The City of Savannah will dedicate Taylor Square, formerly known as Calhoun Square, on Saturday with a day-long event and sign unveiling for Liberty County native Susie King Taylor.
The community celebration will begin at 11 a.m. with a dedication ceremony that will feature several speakers, musical acts, and clergy. Around noon, city officials and community members will unveil the new Taylor Square sign.
The streets around Taylor Square will be closed to vehicle traffic from 8 a.m. to 3 p.m.
Among the speakers Saturday will be Liberty County Commission Chairman Donald Lovette and Hermina Glass-Hill, director of the Susie King Taylor Institute.
“This will be a momentous day for Savannah and for our nation,” Mayor Van Johnson said. “For the first time in our 290-year history, we will have a square name honoring a person of color, a woman, and a formerly enslaved person. I am proud of the work that has been done by our community and the Savannah City Council to adequately honor those who have too often been forgotten by history books. We’re excited for the unveiling event. We invite everyone to join us as we continue to make history.”
From noon to 2 p.m., a community celebration will be held in the square featuring local musical acts, dancers, as well as educational tables. In the evening, beginning at 6 p.m., there will be a reflection with libations and music.
In the first meeting of 2024, Savannah City Council approved the installation of a granite marker in Taylor Square that will note that the square was once named for U.S. Vice President John C. Calhoun, who was a staunch supporter of slavery and will now be named for Taylor.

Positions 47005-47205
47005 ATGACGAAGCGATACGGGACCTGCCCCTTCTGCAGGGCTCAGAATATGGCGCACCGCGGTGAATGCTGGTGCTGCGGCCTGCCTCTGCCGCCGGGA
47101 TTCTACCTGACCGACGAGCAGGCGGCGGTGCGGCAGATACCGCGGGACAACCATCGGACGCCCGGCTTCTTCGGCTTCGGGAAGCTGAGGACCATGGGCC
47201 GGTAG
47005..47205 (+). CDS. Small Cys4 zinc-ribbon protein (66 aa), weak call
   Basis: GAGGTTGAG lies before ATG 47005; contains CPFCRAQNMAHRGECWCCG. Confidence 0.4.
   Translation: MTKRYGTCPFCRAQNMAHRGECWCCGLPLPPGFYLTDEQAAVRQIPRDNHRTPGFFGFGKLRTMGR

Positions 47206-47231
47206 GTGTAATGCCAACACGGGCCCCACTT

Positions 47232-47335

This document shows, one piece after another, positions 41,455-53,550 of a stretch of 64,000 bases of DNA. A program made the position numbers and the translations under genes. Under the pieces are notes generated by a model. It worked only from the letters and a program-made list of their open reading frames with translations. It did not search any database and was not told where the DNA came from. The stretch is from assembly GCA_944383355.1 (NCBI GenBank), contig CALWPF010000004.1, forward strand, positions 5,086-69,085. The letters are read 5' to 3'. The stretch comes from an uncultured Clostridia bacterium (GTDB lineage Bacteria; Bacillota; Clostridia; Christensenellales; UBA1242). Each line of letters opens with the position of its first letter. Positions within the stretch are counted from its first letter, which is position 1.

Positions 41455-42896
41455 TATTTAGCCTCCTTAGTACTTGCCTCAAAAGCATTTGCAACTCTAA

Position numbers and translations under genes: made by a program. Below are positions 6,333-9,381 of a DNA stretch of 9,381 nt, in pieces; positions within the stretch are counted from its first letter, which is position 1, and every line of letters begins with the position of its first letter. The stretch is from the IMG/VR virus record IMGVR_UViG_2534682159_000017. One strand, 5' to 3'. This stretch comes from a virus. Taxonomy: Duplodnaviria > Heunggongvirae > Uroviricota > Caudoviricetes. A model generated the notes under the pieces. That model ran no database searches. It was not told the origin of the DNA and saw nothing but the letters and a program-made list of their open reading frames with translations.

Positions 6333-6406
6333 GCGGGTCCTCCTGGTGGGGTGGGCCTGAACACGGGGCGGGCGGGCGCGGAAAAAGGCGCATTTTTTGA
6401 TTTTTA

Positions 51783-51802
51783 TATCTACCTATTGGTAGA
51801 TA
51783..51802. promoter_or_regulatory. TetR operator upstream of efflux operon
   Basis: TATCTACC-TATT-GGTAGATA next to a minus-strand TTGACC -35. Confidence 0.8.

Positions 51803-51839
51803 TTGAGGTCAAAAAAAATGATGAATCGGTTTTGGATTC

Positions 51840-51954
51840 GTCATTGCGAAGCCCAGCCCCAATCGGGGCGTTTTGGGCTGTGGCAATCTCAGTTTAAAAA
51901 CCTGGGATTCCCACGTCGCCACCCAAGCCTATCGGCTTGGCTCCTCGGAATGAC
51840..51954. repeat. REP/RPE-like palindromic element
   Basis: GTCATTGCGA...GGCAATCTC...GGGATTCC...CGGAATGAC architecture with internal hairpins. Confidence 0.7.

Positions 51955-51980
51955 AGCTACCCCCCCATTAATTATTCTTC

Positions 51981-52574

In November 2022, a vote approved removing Calhoun’s name from the square. Following nearly a year-long process engaging the community, Savannah City Council members voted in October 2023 to rename the square in honor of Susie King Taylor.
Taylor, born into slavery on an Isle of Wight plantation, moved to Savannah at 7 years old to live with her grandmother. She attended two secret schools operated by Black women and in April 1862, fled to Union-controlled St. Simons Island. There, she became the first Black teacher openly teaching other Blacks in Georgia.
“We are going to make sure they know she was born in Liberty County,” Lovette said.
She married Edward King, a Black Union officer, in 1862 and moved with his regiment throughout the war, working as a nurse, laundress and teacher. After the war, she started a private school for freedmen’s children in Savannah.
After her husband’s death, she moved to Boston and married Russell Taylor. Eventually, she wrote “Reminiscences of My Life in Camp with the 33d United States Colored Troops, Late 1st S.C. Volunteers” in 1902, becoming the only African American woman to publish a memoir of her wartime experiences.
Taylor died in 1912.